VR: Virtually Non Existent?
Have virtual reality businesses set their sights too high?
The second annual Virtual Reality Day saw venues across the world host a free, one day VR event, giving attendees the chance to experience and learn more about the technology. In its first year, Virtual Reality Day was hosted by eight different cities. In 2018, that number ballooned to 62 locations, suggesting that VR may finally be experiencing wider adoption. Despite this, there is still a sense that the recent wave of interest has amounted to very little.
From a consumer perspective, VR still remains distinctly underwhelming. Why?
Blinded by the hype
For a matter of decades VR has gone in and out of fashion, never quite managing to make a significant breakthrough. Virtual reality experiences necessitate headsets, and manufacturers are still finding models that don’t irritate the wearer. Hardware aside, virtual worlds are hindered by latency and inadequate graphics. This isn’t to say that convincing experiences don’t exist, but even the curators of Virtual Reality Day admit that there is currently no high end VR available. These issues aren’t new – they have scuppered public uptake for a long time. VR is still not meeting the high expectations of alternate reality enthusiasts. The novelty of owning a headset wears off quickly and the technology seems to be in a difficult situation.
A global market forecast begs to differ
Research carried out by Market Research Future predicts that the VR market will be worth over $100bn by 2027. The company’s report expects to see a period of robust growth fuelled by advances in hardware and software, followed by rising headset sales. VR’s position as a leader in disruptive technology is further supported by the interest of major companies. While VR headsets are not a common household fixture, corporates have willingly adopted a variety of virtual solutions. Facebook, Google, Microsoft and a host of solely VR focused businesses are working on their own virtual reality offerings. Microsoft, for example, is building its own design tool for virtual worlds. Across industries, businesses have come to see the benefits of virtual training, assembly, communication, and data visualisation.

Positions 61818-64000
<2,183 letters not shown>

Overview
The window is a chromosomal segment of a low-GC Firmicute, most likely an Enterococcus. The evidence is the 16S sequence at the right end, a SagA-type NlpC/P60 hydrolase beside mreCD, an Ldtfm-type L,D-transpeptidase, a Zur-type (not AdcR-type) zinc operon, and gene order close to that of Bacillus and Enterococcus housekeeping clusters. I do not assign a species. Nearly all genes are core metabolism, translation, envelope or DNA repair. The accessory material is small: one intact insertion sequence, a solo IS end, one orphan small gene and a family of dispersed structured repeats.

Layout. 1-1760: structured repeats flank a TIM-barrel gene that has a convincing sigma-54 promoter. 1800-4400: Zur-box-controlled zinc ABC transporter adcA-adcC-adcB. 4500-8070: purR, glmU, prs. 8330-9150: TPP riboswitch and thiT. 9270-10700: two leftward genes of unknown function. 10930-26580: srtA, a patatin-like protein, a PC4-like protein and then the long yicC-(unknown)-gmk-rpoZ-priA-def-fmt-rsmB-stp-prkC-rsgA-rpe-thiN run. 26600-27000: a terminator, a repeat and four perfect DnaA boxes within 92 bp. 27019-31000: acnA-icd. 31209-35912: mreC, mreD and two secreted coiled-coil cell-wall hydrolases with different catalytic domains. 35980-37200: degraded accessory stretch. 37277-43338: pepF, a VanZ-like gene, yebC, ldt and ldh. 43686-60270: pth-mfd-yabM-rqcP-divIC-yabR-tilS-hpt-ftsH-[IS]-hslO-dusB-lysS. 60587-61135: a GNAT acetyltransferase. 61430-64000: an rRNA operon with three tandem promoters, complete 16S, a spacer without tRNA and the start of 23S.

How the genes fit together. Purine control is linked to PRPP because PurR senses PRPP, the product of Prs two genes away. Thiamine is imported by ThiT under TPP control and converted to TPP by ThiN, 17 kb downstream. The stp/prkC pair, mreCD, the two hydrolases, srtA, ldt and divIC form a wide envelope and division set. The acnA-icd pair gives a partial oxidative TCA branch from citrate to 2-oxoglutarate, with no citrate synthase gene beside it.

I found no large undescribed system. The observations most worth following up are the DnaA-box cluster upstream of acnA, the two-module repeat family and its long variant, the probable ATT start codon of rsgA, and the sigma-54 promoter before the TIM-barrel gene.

Bringing VR back into focus
So what needs to happen to save VR? Some suggest education is a priority. The more people understand VR and its potential, the more they will use it. This is exactly what the organisers of Virtual Reality Day want to achieve by holding informative demonstrations and encouraging people to try out headsets.
Hardware and software improvements must be made, including lighter headsets and sharper visual quality. This will be helped by 5G connectivity. Faster data transfer will decrease latency and allow developers to build more complex environments with fewer technological constraints. Latency will also be helped by better systems-on-chip (SoC), which aim to optimise power use and minimise connection delays.
In terms of adoption, virtual reality companies and teams would be wise to create relationships and compatibility with mobile platforms. This is something that many organisations have considered for augmented reality, but mobile VR is still tied to the idea of low cost cardboard headsets. 2018 has been heralded as the year of wireless VR, but there is no clear market leader. Merging virtual experiences with portable personal devices could be the key to VR’s long awaited breakthrough.
You don’t need a headset to see that VR is struggling to find a foothold in the consumer market. That said, non commercial uses are helping the technology to mature, leading to more refined experiences. Consumers may not be using VR en masse just yet, but perhaps this is for the best. With the advent of more powerful computing and faster connectivity, these teething problems could be coming to an end. Hopefully, it will all be worth the wait.
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